Decided on April 25,2012

Rajendra Aggarwal Respondents


- (1.) Some reasons have been furnished for condoning four years and four months delay in filing the application for recalling the ex parte order passed by this court. The reasons, thus furnished, are though not very much convincing, but having regard to the fact that it is stated that, there are only two persons available and, one of them was a heart patient and the other was suffering from mental disorder, we allow the application for condonation of delay in preferring said application. We have considered the application for recalling the order passed by this court whereby, this court has allowed the appeal preferred against the order of the Tribunal. The learned counsel submitted that the order of this court is erroneous and, accordingly, the same is required to be recalled and, thereafter, the matter has to be decided in the light of the Law governing the subject.
(2.) The facts to which there appears to be no dispute are that in respect of a particular assessment year, the Assessing Officer asked the Valuation Officer to make valuation of a building, which was used by the applicant / assessee, as a Mall. The Valuation Officer submitted a report and, there indicated that, the cost of construction of the building in question is more than what has been disclosed in the returns filed by the assessee. The Assessing Officer accepted the report, after giving a copy of the report to the assessee and, upon giving him an opportunity of hearing on the report. In consequence thereof, the difference was added as additional investment in the said building and, consequently, the same became additional income of the assessee, for that particular assessment year, namely Assessment Year 1997-98. The same principle was applied in relation to other assessment years also. The assessee went before the appellate authority and, lost in respect of the matter, as discussed above, in all appeals, except in one. The matter was then taken up before the Tribunal by the assessee, in the appeals it lost and, by the revenue in the appeal it lost. The Tribunal held in favour of the assessee only on the basis of the ratio of the judgment of the Hon ble Supreme Court rendered in the case of Amiya Bala Paul vs. Commissioner of Income Tax, Shillong, 2003 6 SCC 342. In that case, the Hon ble Court held that, while exercising power under Sections 131 and 133(6) of the Income Tax Act, the Assessing Officer had no power to take recourse to Section 55A of the said Act. While dealing with the subject, the Hon ble Supreme Court had no occasion to consider the scope and effect of Section 142A of the said Act, as that Section was not in the Statute when the said judgment was rendered. At this juncture, it is to be taken note of that, while Sections 131 and 133 are contained in Chapter 13 of the Income Tax Act, delineating appointment and control of Income Tax authorities, their jurisdiction, their power and those pertaining to disclosure of information; Section 144A is contained in Chapter 14, whereby procedure for assessment has been prescribed. A look at Section 142A would make it absolutely clear that, if for the purpose of making an assessment or re-assessment under the Income Tax Act, an estimate of a value of investment referred to in Section 69 of the Act is require to be made, the Assessing Officer is authorized to require the Valuation Officer to make an estimate of such value and, report the same to him. In view of the language used in Section 142A, we have no hesitation in concluding that when power is exercised under Section 142A, exercise of such power cannot be held to be incompetent on the basis of the Law laid down by the Hon ble Supreme Court in Amiya Bala Paul. In the circumstances, the first contention of the applicant to the effect that the order of this court holding that the order of the Tribunal is incorrect, in view of Amiya Bala Paul, is not sustainable.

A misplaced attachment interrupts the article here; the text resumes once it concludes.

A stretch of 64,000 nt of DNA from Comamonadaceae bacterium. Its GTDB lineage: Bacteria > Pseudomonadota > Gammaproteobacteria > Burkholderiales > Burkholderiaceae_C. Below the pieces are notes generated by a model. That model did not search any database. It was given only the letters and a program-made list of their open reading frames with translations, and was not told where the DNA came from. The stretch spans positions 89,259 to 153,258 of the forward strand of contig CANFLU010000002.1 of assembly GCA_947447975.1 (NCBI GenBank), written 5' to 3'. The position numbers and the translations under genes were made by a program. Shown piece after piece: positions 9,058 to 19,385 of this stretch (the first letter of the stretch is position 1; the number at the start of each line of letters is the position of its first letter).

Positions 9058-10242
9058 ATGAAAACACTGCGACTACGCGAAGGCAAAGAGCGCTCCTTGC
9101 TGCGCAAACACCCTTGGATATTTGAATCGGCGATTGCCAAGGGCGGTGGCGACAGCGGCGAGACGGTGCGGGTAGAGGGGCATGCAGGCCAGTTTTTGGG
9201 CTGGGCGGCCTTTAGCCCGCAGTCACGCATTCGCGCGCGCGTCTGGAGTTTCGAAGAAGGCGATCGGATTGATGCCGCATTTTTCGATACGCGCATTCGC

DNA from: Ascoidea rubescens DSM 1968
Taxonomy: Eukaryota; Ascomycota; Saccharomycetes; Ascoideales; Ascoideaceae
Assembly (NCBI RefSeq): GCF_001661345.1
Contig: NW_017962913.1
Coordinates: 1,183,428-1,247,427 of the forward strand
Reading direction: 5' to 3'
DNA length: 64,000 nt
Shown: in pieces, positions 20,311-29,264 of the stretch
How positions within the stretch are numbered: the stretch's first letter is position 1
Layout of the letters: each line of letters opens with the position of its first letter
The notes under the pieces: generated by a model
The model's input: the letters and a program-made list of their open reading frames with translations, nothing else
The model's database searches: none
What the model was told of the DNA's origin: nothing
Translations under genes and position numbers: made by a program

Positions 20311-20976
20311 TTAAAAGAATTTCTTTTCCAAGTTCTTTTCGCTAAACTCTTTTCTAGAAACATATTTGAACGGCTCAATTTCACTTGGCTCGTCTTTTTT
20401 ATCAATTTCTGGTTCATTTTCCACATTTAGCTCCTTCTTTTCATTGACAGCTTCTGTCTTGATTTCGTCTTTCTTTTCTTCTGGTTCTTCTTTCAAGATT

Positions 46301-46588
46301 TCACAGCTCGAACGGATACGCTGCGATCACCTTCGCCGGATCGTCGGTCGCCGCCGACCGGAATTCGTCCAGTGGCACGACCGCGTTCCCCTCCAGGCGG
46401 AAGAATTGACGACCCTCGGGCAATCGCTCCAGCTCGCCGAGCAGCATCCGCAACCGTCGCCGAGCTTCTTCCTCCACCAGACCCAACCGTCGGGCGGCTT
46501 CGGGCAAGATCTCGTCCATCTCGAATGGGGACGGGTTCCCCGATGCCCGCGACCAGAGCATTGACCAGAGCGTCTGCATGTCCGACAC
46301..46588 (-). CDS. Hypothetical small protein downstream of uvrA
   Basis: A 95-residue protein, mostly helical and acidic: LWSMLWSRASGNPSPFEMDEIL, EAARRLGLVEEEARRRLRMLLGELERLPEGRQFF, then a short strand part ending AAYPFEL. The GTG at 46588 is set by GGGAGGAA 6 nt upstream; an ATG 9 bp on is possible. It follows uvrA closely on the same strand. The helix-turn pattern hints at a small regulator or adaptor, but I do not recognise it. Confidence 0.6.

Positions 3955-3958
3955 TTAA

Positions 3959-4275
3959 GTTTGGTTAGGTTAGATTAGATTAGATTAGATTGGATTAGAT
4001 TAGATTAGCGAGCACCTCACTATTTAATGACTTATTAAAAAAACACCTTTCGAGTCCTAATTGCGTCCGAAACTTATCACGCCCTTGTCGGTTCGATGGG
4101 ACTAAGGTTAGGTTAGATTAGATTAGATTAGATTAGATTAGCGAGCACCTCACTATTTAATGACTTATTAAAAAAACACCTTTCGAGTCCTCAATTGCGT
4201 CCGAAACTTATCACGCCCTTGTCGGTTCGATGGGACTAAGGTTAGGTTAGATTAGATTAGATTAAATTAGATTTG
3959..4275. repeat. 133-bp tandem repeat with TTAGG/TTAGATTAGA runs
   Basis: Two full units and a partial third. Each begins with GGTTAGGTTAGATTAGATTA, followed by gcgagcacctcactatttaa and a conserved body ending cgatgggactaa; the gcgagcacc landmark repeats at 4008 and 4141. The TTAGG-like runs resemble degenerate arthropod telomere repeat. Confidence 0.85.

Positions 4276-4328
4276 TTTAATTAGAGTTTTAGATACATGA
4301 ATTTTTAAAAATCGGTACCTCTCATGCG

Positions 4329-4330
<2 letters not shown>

(3.) The next contention of the applicant is that all the assessments were concluded before 30 th September 2004 and, accordingly, in terms of the Proviso contained in Section 142A, the provisions contained in Section 142A could not be applied in relation to the assessments, being the subject matter of dispute. There is no dispute that the original assessments were made on or before 30 th September 2004. There is also no dispute that the matter reached the Tribunal on or before 30 th September 2004. At the same time, the judgment of the Tribunal was also rendered before 30 th September 2004. However, the fact remains, within the period of limitation, an appeal against the judgment of the Tribunal was preferred before this court. The question in such circumstances is, whether, could it be said that the assessment was made before 30 th September 2004. The learned counsel appearing in support of the application submitted that the Hon ble High Court of Delhi, Hon ble Allahabad High Court and the Hon ble Kerala High Court have held that, assessment made, as provided in the Proviso to Section 142A, must be deemed to be the original assessment and, not continuation thereof in the appeal, either before the appellate authority or before the Tribunal or before the High Court. We are not in a position to accept those views in the absence of good reasons in support thereof. We have not been able to locate any good reason for, in Law, an appeal is continuation of the 6 original proceeding and, accordingly, when the appeal is decided, the order passed by the authority, against whose order appeal has been preferred, stands merged in the order of the appellate court. Then there is no existence of the original order, in Law. In the event, assessment was made before 30 th September 2004, and the time to prefer an appeal had not expired before 30 th September 2004, and an appeal had been preferred within time by which such appeal could be filed, it could not be said that the assessment was made before 30 th September 2004. It can only be said that the assessments was made on the date when the appeal was decided. In the event, the assessment was made before 30 th September 2004, and time to file appeal against the assessment was available, even after 30 th September 2004, but the appeal was not filed within time so allowed, then it could be said that the assessment has been made and, accordingly, that may be a ground for contending that the court shall not exercise its discretion to allow an application for condonation of delay in preferring the appeal. The same logic applies when an appeal from the order of an appellate authority is to be preferred before the Tribunal, as well as, when an appeal has to be preferred before the High Court against the order of the Tribunal. That being the philosophy known in Law, we are unable to follow the judgments of the Hon ble courts referred to above and, hold that in the instant case, the assessment was not made before 30 th September 2004.;